The orchestra's first broadcast concert aired from NBC's Studio 8H on November 13, 1937 under the direction of Pierre Monteux. Toscanini conducted 10 concerts that first season, making his NBC debut on December 25, 1937. In addition to weekly broadcasts on the NBC Red and Blue networks, the NBC Symphony Orchestra made many recordings for RCA Victor of symphonies, choral music and operas. Televised concerts began in March 1948 and continued until March 1952. In the fall of 1950, NBC converted Studio 8H into a television studio (currently in use for NBC's late-night comedy program Saturday Night Live) and moved the broadcast concerts to Carnegie Hall, where many of the orchestra's recording sessions and special concerts had already taken place.
Toscanini led the NBC Symphony for 17 years. Under his direction the orchestra toured South America in 1940 and the United States in 1950.
Tuesday, October 5, 2010
S.F. Man's Invention to Revolutionize Television
NEW PLAN BANS ROTATING DISC IN BLACK LIGHT
W.W. Crocker, R.N. Bishop Head Local Capitalists Backing Genius
Two major advances in television were announced yesterday by a young inventor who has been quietly working away in his laboratory in San Francisco and has evolved a system of television basically different from any system yet in operation.
The inventor is Philo T. Farnsworth, and local capitalists, headed by W.W. Crocker and Roy N. Bishop, are financing the experiments and have aided him in obtaining basic patents on the system.
In any method of transmitting moving images at a distance, some means must be evolved of breaking the image into pin points of light. These points are translated into electrical impulses, the electrical impulses are collected at the receiving end and translated back into light, and the image results.
NEW PRINCIPLE APPLIED
All television systems now in use employ a revolving disc, two feet in diameter, to break up or "scan" the image. A similar disc is at the receiving end, and the two discs must revolve at precisely the same instant and at precisely the same speed or blurred vision results.
Farnsworth's system employs no moving parts whatever. Instead of moving the machine, he varies the electric current that plays over the image and thus gets the necessary scanning.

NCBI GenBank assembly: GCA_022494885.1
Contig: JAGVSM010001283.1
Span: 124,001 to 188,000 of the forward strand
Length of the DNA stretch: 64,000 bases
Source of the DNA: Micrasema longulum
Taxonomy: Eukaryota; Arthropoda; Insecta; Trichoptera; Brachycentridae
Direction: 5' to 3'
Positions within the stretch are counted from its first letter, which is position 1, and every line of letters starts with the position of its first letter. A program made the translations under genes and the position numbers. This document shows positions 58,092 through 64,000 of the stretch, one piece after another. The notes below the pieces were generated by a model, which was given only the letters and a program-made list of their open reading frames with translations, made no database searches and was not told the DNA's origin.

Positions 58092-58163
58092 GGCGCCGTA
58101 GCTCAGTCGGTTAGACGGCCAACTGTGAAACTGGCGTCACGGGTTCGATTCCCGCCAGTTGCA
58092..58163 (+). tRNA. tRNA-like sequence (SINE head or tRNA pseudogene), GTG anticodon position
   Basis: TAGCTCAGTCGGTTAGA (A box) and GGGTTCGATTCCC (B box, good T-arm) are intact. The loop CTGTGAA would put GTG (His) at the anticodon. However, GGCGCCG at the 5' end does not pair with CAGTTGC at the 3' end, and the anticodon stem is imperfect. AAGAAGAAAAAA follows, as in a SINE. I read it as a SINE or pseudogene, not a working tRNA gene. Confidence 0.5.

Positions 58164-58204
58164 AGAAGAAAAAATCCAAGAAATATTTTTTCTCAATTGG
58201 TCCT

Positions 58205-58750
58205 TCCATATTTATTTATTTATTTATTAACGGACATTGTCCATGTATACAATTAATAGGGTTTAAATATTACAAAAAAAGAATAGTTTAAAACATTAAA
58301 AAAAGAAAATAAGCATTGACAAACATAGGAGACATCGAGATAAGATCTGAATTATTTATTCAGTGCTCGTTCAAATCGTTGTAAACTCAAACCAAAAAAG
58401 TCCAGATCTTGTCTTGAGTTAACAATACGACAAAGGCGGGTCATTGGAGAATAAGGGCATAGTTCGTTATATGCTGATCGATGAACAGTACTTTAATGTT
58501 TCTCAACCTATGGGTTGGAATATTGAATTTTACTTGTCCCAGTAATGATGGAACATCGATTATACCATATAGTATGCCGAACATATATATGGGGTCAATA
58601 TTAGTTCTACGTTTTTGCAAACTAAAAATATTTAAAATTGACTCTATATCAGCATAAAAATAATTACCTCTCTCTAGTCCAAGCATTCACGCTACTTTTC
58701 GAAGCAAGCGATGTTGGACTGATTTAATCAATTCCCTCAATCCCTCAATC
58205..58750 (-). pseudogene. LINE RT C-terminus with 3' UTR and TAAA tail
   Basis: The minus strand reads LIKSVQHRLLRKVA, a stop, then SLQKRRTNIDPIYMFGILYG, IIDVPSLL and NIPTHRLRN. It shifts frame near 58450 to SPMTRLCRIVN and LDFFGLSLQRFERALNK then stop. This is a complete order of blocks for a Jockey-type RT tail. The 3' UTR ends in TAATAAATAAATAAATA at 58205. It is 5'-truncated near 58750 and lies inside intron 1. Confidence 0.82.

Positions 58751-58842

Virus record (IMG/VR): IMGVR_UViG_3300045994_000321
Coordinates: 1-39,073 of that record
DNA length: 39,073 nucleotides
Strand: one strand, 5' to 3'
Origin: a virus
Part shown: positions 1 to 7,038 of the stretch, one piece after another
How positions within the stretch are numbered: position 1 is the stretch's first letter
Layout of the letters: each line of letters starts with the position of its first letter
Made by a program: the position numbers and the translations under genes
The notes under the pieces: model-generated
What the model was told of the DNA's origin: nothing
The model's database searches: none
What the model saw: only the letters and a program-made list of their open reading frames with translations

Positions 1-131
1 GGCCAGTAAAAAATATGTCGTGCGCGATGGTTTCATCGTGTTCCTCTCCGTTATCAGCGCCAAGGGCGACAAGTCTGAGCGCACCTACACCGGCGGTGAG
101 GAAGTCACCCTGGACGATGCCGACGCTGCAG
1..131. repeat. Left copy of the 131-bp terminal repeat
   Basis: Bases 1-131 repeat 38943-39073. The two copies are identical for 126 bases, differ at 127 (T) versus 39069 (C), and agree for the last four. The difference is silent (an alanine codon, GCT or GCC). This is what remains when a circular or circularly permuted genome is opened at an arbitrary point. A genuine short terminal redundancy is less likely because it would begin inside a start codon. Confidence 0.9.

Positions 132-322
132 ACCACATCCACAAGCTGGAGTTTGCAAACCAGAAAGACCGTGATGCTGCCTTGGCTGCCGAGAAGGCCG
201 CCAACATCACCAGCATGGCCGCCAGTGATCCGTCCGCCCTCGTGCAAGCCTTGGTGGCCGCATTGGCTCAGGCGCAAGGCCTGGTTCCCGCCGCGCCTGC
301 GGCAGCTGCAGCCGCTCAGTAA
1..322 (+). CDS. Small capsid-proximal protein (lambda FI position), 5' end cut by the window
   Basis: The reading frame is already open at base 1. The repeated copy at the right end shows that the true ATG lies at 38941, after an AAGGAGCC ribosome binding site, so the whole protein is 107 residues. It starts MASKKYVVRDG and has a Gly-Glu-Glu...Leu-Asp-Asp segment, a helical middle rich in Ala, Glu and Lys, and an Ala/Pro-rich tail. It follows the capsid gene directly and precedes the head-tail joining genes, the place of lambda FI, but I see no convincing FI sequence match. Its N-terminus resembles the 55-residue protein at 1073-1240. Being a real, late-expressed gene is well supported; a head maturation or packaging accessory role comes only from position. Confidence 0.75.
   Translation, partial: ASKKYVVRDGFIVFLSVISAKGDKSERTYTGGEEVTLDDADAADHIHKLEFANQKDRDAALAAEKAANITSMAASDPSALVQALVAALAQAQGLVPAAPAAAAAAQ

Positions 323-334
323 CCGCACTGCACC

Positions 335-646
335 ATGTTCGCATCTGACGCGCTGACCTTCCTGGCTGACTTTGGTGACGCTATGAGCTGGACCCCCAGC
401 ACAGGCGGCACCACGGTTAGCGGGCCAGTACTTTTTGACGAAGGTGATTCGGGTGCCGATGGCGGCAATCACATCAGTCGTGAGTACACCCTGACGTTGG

The system is thus simple in the extreme, and one of the major mechanical obstacles to the perfection of television is thereby removed.
It was through this simplicity that he achieved his second greatest advance, the cutting in half of the wave band length necessary to prevent television broadcasts interfering with each other. The importance of this is manifest, inasmuch as it requires approximately four times the wave band length for television that ordinary sound broadcasting requires. Farnsworth has cut this television wave band in half and is hoping for still further reduction.
PERFECT MOTION RECORDS
His system sends twenty pictures per seconds, so motion is perfectly recorded, and there are 8000 elements, or pin points of light, in each picture to insure detail. The laboratory model he has built transmits the image on a screen one and one-quarters inches square. It is a queer looking little image in bluish light now, one that frequently smudges and blurs, but the basic principle is achieved and perfection is now a matter of engineering.
The sending tube which is the heart of Farnsworth's transmitting set is about the size of an ordinary quart jar that a housewife uses for preserving fruit, and the receiving tube containing the screen is even smaller. Farnsworth estimates the receiving apparatus could easily be attached to an ordinary radio set and can be manufactured to retail at $100 or less.
Farnsworth is a native of Provo, Utah, and conceived the idea for his television set while a student at Brigham Young University there. He was discovered by George Everson and Leslie Gorrell, who brought the set to the attention of research engineers at the California Institute of Technology. These experts pronounced it workable and helped Farnsworth obtain the financial backing. The research laboratories are at 202 Green street.